The general conclusion, if the paradox applies, is that expanding a road system as a remedy to congestion is not only ineffective, but often counterproductive. This is also known as Lewis-Mogridge Position and was extensively documented by Martin Mogridge with the case-study of London on his book Travel in towns: jam yesterday, jam today and jam tomorrow?”

We’ll Discuss this more in depth later today…

Sorry about the delay folks. I’ve been trying to catch up on all the news I missed last week, while replying to a week’s worth of e-mails, and recovering from some illness I contracted on the way back from Mexico City’s disaster of an airport. Never again will I fly through Mexico City unless it happens to be my final destination. It’s kind of screwy that with all the direct flights between Miami and Cancun that a 2 1/2 hour additional flight through Mexico City would somehow come out a couple of hundred dollars cheaper. Next time, I’ll splurge and save myself the hassle…

In an unprecedented move which will most likely anger most car-commuting suburbanites across the state, a new law aims to tie tolls prices to the cost of living:

The new law requires that all tolls on highways operated by Florida’s Turnpike Enterprise must be linked to the Consumer Price Index. This means that tolls on the turnpike and Sawgrass, plus other toll roads in Central Florida and bridges in the Panhandle, will automatically increase with the cost of living.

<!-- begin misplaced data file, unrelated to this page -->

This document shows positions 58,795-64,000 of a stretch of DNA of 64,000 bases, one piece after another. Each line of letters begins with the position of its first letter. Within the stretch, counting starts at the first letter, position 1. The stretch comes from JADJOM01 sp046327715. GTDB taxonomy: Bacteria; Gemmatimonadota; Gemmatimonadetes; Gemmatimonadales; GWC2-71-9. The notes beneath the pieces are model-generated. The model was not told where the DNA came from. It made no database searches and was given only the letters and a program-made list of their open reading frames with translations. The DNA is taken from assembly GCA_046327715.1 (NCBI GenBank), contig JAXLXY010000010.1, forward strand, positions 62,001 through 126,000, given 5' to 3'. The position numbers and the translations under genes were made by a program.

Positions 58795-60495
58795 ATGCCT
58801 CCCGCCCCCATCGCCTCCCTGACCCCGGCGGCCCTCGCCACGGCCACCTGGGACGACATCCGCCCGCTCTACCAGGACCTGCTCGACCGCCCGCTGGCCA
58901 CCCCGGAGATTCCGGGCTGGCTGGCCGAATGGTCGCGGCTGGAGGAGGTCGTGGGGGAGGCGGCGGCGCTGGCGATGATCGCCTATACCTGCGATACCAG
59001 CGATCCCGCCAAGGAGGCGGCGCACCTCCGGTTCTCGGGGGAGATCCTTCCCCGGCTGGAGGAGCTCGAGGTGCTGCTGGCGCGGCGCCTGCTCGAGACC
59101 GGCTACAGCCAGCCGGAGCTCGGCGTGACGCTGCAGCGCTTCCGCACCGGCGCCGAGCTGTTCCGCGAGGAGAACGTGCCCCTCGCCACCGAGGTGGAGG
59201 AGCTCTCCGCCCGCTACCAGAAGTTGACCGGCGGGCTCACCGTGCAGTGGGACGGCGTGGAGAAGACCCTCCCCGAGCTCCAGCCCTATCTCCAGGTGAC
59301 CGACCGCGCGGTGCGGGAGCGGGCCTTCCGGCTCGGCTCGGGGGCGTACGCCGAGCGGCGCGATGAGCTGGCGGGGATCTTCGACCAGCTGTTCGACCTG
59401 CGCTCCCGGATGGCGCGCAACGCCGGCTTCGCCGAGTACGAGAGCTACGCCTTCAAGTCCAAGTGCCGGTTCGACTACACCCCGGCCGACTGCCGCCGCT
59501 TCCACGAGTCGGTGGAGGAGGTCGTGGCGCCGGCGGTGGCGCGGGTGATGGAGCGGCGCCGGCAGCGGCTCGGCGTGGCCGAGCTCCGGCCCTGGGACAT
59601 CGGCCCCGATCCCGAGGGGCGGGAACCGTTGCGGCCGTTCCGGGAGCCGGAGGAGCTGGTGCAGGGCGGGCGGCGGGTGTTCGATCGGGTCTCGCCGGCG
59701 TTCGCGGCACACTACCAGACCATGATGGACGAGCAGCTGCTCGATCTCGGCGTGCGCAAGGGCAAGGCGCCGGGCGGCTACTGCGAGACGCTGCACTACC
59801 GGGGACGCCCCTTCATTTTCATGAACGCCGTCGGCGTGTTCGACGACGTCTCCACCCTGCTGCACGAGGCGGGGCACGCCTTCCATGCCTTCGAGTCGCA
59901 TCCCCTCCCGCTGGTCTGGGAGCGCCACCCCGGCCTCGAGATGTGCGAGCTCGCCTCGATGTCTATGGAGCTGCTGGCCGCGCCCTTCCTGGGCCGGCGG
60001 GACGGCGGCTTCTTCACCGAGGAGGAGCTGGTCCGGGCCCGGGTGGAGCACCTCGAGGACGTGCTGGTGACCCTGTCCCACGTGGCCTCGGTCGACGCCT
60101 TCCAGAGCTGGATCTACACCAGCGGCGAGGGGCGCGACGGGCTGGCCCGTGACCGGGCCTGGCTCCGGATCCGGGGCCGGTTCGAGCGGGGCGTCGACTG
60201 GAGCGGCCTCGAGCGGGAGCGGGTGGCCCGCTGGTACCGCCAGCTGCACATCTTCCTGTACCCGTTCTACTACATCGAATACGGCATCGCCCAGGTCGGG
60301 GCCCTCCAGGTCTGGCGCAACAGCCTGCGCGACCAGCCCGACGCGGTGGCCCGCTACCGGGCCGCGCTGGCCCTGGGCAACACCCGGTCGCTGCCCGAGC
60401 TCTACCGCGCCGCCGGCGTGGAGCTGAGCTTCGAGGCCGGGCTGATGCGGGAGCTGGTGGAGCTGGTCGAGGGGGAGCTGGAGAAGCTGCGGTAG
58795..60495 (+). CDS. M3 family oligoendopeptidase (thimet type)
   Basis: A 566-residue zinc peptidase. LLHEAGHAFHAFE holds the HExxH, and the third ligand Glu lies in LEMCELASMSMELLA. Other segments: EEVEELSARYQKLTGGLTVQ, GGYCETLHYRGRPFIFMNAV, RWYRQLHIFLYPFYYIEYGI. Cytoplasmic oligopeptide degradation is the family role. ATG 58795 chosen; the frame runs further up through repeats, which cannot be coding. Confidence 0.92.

The law signed by Governor Christ last month allows for changes to be made automatically every five years or once a year by the state.

It’s about time Floridian motorists started paying reasonable prices for their very unreasonable driving habits. We have to understand that our current growth model (sprawl) and dependence on the automobile simply isn’t part of a sustainable lifestyle. By increasing taxes on motorists, we can further discourage vehicular dependent growth and likewise begin to levy a reasonable fee on the destruction caused by our automobile dependency. We have subsidized this destructive uncanny way of life for far too long, it’s about time motorists began to pay their fair share…

See what the nuts have to say already on the Miami Herald’s Comment section

The new tolls on the 836 will be opening up soon (July 1) along with the new MDX 3 mile west extension of the highway. You can read all about it here. But, once again, the comments section of this article is where we’ll find some of the finest examples of the Miami Mentality: